by: Johnny Gall
The call comes late. Too late to leave the house. You always warned us not to go out after dark if we could avoid it. “If you can’t make money any other way, then stay on the busy streets and tell someone when you leave with a customer, but be careful. And watch for police.”
Otherwise, you’d tell us to stay where it was safe. “The rape, the beating, and the murders wait in the dark. So we wait for the light,” you’d say.
But they tell me you were gunned down at noon, so I don’t know how much safer it can be.
I spend a long night alone, waiting for the sun to come up. A few hours in bed, laying my arm over my eyes, changing position. A few more sitting in the kitchen, staring at the tile floor. I keep seeing it happen even though I wasn’t there.
I want to cry. Collapse and let my face crumple into tears. “Like a real woman would,” my tía would say. Instead, I sit silent, making shapes in the tile pattern with my eyes, and as soon as it’s light out I get dressed and start walking. This is my first time going without you, but I know the way by now.
It would be nice if someone went with me, but I’m sure they’re all asleep. It’s strange to think that they don’t know. That perhaps you’re in their dreams right now, and they’ll wake up in an hour and think, “How odd.”
The dust from the street covers my ankles, and I watch the people through their windows as they wake up. A man kisses his wife before he walks out toward the bus stop. The little girls cry as their mothers tie back their hair, and throw them in uniforms. Perhaps they’re all lying like we were; scared the way we used to be, before we’d had enough of hiding. Scared the way we used to be, not scared the way we are now. I think sometimes that maybe they’re right, the ones who go on lying forever. Maybe it’s easier to just marry: forty years of disinterested sex, and more kids than I can feed. And going to the ground a liar. Maybe we’re just being young and stupid and we’ll snap out of it any day now.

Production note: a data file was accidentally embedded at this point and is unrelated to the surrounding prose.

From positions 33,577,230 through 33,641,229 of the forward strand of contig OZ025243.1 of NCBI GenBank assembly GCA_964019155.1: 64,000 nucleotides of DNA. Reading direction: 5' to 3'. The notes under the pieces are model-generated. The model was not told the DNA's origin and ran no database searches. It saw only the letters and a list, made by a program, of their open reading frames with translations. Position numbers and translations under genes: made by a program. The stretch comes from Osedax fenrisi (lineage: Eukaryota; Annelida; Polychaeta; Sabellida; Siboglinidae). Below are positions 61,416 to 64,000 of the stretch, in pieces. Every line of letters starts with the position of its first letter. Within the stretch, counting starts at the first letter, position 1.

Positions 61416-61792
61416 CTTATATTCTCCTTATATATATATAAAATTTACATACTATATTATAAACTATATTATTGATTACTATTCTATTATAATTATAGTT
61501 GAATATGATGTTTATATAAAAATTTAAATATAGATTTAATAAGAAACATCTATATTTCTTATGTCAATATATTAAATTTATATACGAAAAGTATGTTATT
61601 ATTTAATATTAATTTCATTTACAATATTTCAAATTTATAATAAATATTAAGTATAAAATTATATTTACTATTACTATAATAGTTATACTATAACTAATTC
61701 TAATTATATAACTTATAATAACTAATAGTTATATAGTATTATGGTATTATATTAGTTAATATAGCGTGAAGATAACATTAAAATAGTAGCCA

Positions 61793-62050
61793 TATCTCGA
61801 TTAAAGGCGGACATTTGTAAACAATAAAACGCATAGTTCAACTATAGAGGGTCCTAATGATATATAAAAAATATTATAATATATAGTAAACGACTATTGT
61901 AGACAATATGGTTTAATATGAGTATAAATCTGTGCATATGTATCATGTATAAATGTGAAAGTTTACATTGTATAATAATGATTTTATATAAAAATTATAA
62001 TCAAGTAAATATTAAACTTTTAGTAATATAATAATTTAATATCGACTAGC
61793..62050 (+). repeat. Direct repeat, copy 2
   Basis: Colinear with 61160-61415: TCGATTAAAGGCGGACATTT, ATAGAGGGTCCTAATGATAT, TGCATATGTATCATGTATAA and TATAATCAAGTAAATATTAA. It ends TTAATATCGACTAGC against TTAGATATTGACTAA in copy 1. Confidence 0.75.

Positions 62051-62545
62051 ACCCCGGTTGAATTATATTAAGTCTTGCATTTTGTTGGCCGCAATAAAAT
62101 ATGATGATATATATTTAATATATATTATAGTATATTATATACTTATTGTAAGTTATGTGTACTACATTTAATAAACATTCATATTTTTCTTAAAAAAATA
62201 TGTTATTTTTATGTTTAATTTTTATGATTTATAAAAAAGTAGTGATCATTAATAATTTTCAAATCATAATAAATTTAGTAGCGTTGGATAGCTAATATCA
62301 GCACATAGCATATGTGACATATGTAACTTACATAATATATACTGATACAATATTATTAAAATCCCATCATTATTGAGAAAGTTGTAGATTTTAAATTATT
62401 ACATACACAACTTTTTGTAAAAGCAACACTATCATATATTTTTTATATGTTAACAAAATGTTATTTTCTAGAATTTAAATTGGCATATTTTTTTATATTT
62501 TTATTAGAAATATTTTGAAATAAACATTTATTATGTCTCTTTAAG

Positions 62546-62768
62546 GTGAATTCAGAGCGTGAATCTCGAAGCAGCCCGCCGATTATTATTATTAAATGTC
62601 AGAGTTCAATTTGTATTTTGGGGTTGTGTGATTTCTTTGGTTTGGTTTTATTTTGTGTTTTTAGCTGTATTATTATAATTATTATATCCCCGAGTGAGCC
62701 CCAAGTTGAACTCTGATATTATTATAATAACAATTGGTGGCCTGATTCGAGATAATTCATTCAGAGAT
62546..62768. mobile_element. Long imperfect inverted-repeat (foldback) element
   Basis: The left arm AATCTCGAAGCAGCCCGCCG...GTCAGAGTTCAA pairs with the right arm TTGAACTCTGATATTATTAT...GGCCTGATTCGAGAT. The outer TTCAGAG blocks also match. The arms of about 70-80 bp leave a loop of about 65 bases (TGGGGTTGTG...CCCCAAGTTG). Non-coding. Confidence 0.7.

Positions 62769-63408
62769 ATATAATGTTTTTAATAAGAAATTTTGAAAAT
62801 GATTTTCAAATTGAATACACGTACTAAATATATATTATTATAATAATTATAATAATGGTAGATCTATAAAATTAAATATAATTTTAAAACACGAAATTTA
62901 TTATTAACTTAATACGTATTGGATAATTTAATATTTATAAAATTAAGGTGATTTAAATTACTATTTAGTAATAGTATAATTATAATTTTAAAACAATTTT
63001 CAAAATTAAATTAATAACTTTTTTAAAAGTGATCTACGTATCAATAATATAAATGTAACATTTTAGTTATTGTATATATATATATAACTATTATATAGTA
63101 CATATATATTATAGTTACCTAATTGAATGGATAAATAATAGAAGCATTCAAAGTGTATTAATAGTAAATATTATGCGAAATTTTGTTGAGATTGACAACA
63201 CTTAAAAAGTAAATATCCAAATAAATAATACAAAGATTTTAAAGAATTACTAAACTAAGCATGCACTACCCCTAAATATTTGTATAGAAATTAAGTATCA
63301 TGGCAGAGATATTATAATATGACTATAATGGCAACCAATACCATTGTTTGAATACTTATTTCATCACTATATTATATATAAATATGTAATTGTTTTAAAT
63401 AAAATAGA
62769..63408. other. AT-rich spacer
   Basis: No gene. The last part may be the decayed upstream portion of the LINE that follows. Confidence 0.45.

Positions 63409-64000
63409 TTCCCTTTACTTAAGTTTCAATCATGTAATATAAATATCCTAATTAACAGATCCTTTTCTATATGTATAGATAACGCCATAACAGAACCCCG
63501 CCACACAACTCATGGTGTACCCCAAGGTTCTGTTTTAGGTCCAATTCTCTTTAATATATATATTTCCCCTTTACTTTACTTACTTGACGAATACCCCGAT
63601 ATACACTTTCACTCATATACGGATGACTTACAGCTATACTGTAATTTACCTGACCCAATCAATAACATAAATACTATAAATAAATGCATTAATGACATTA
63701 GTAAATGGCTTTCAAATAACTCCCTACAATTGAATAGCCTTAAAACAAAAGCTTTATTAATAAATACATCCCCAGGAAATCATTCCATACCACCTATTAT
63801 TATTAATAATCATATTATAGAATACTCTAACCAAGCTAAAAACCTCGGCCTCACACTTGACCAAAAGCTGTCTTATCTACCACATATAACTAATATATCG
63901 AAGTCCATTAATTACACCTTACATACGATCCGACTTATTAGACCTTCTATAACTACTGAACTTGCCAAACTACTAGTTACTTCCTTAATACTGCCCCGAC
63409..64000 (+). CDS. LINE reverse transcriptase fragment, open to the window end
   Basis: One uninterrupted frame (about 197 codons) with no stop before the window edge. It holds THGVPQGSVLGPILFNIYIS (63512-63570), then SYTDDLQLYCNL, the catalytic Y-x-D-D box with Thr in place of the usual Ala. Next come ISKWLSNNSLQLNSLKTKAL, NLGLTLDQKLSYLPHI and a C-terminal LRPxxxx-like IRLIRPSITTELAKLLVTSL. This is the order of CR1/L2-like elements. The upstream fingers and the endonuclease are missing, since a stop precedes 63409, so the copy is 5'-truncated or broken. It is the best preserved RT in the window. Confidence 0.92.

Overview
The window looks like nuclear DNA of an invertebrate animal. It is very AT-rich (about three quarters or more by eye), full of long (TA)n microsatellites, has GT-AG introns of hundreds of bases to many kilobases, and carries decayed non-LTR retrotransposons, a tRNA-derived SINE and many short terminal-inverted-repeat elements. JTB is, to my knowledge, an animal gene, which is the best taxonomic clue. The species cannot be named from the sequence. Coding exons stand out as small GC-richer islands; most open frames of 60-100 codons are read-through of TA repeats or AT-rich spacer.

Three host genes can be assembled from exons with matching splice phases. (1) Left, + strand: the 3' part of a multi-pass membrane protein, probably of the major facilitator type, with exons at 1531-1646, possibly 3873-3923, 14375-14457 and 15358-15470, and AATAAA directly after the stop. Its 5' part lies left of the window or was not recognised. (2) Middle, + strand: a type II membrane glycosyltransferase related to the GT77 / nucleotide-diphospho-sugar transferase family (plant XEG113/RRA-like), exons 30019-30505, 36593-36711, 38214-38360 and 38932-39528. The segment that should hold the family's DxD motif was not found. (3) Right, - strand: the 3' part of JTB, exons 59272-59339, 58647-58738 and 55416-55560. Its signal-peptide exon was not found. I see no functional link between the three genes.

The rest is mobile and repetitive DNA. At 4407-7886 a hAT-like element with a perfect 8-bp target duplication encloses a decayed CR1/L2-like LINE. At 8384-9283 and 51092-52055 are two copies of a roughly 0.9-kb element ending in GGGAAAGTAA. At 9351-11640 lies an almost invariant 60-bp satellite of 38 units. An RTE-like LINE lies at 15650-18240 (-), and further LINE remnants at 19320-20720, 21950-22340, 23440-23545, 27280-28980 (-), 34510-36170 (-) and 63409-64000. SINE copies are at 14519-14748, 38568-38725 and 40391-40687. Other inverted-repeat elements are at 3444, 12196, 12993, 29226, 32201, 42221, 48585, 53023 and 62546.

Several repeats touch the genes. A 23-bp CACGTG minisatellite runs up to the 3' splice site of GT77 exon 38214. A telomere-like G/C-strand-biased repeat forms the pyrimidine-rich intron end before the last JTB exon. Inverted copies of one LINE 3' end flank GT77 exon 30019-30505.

A little girl stares at me in her school uniform, and I wonder whether she’ll be fearless like us. I try to be happy for the life she’ll lead, but I don’t know because I’m not quite happy for myself yet.
Maybe it’s easier to lie.
The people stare at me from their porches and fruit stands as I turn and make my way up another dusty hill. I imagine malice behind their blanks faces, that they think “tortillera” as I walk by. But, I was never a good butch; I doubt they know. Sometimes when we made these trips together, people thought we must be lovers, and you’d laugh, and then you’d just tell them, “Somos gay” and that was it. They’d look shocked from behind, but you never turned around to see it.
The walk’s not long. I’m there in a half an hour and the thin man with the mustache welcomes me in again. “I had wondered if it’d be you,” he says, “I think I half expected him to come in and identify himself.”
We’re old friends at this point, so before we get to the formalities he sits me down and gives me some coffee, the way I like it. I guess he doesn’t know what to say. We talk about the heat and about politics and about soccer and about everything except what we’re both thinking about, until he sees that my cup is empty. “Well, I guess you didn’t come all this way just to keep me company.”
He’s been good to us, unlike everyone else in this city. But he’s seen what we’ve seen. When you’ve looked into so many bloody faces, it’s harder to entertain old prejudices.
He sits me down and asks me the same questions he always asks: the ones that don’t matter. Names and aliases? Next-of-kin? Place of residence?
Even though he already knows most of the answers:
Viki Hernández, Born Viktor. Her parents, but they didn’t want to hear about it. Wherever she could find someone to stay with.
Hector Maradiaga. None. One room in La Peña that he shared with his lover of two years.
Fabio Zamora. His old mother that he lived with but never talked to in Flor del Campo.
Martina Jackson. None. None.
We’d talk to him staring blankly ahead, and keep the things that matter for ourselves.
The days she’d show up by surprise at her father’s church so everyone could see that she wasn’t dead and she hadn’t run away.
The blue in his eyes, from his Spanish mother, that we couldn’t help but stare at, even though we all knew he hated it.
The way his stomach arched when he danced down the street in the evenings coming back from his big manly painting job.
The brown dyke boots that she stomped around in even during the dry season when her feet must have been drowning in their own sweat.